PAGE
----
JB: We could easily prove some things he said were exaggerations, but we thought, well, whatever. He’s just a guy trying to make it. Faking it ’til you make it. And he had such a posse of people around him who were really into it. We were like, so what if he tells some stories? It just makes the documentary more interesting. But never did we think it would go where it went. We also liked the idea that we had someone telling these stories in a documentary, which we see as being all about truth. You have an untrustworthy narrator, how does that change the documentary experience? As soon as it started getting hurtful, we became more concerned.

MB: And we became present in the movie, too.

FITI: Do you think it ever occurred to Elliot that you were filming evidence of his deceit?

MB: I don’t think he planned long term. Elliot pretty much lives in the moment. But it wasn’t weird that we were there. As soon as we showed up, Elliot felt like of course these guys are here to film me. It look longer to get Linda on camera, because she was slow to open up. And we didn’t know how much she was in on it with Elliot, all the things he was saying.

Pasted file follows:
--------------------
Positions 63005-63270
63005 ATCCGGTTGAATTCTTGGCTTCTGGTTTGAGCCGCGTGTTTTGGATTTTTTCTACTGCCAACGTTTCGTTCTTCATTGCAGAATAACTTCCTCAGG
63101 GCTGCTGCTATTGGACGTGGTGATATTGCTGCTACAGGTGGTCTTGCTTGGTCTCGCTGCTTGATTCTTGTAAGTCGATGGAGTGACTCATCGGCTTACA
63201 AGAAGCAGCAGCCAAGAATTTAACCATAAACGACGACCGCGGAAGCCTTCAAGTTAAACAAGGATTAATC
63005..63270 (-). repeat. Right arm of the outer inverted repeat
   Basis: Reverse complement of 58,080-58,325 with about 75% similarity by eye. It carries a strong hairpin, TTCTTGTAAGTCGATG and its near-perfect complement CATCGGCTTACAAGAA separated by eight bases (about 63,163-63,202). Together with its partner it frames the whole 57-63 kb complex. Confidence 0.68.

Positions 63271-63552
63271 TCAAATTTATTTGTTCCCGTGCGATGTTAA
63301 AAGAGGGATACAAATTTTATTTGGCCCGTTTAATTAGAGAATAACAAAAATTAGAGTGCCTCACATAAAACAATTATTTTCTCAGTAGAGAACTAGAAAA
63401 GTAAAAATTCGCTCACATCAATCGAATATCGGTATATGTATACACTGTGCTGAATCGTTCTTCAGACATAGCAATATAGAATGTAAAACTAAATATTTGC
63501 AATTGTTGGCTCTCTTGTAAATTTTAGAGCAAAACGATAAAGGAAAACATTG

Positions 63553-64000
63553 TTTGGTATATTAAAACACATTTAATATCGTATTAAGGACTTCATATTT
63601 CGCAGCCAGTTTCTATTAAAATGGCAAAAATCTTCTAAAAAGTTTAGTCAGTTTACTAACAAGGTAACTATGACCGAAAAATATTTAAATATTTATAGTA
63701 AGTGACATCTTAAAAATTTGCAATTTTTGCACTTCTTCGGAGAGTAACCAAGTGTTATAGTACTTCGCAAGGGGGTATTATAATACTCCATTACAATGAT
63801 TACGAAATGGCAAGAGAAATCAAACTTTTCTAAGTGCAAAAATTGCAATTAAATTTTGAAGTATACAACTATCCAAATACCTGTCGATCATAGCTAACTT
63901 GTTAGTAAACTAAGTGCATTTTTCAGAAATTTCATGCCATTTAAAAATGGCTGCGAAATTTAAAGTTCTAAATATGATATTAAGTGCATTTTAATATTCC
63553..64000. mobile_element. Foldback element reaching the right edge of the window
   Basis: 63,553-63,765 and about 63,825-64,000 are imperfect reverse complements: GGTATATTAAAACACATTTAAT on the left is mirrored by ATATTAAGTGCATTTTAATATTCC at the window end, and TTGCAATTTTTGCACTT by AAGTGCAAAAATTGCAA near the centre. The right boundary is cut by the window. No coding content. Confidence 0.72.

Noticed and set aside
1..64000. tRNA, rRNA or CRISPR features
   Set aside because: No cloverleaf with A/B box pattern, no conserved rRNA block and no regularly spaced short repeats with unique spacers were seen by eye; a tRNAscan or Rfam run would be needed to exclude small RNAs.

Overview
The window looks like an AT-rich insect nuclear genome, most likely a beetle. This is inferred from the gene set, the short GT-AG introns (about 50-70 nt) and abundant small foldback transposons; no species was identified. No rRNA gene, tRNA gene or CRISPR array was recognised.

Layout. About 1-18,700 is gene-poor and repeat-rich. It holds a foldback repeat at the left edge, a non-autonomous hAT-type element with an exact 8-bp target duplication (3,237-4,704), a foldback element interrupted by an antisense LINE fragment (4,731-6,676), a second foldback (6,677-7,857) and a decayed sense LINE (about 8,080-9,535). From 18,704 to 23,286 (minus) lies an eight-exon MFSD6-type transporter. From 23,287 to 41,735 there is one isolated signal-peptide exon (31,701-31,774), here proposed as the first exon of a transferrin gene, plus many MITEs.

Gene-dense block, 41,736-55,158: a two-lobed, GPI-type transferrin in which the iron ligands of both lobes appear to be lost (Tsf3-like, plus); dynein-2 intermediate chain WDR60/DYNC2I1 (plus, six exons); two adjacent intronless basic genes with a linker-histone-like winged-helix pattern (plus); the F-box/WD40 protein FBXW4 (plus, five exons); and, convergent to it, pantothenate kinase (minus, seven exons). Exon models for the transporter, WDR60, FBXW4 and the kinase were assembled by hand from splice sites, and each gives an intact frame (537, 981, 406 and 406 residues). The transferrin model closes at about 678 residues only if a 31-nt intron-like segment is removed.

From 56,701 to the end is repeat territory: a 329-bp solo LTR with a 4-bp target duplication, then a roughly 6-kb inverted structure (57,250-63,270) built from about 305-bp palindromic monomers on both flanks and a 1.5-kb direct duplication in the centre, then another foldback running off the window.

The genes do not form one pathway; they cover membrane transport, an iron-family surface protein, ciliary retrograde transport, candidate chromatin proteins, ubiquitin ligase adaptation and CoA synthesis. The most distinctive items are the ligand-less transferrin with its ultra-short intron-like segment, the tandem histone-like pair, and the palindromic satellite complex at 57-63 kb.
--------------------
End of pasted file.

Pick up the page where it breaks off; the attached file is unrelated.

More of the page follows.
JB: We thought maybe she was in on all of it. It was just us finding out about this guy. He went to Moncton High School, my high school. I remember standing next to him in art class, and he was wearing a trench coat and had his friends around him. He always looked like a 35-year-old man. He stuck out. I remember watching him wrestle. But you give people the benefit of the doubt. You don’t want to come up to him and say, hey, you’re full of it. Maybe he wasn’t a champion, but maybe he had won something.


FITI: Is it true he had another documentary crew following him?

MB: They showed up and we met them, yeah. Elliot was “cheating” on us.

JB: We’d started filming a year earlier, but had to take a six-month break because we didn’t have the money to continue. Within that six months someone else had started. So we showed up at a shoot and they showed up. It kind of became a race, until we went to China and they didn’t. We financed that trip through an investor.

FITI: I was really impressed with the shooting of the film, especially when you went to China. It felt as though the filmmakers behind this doc were better than their subject.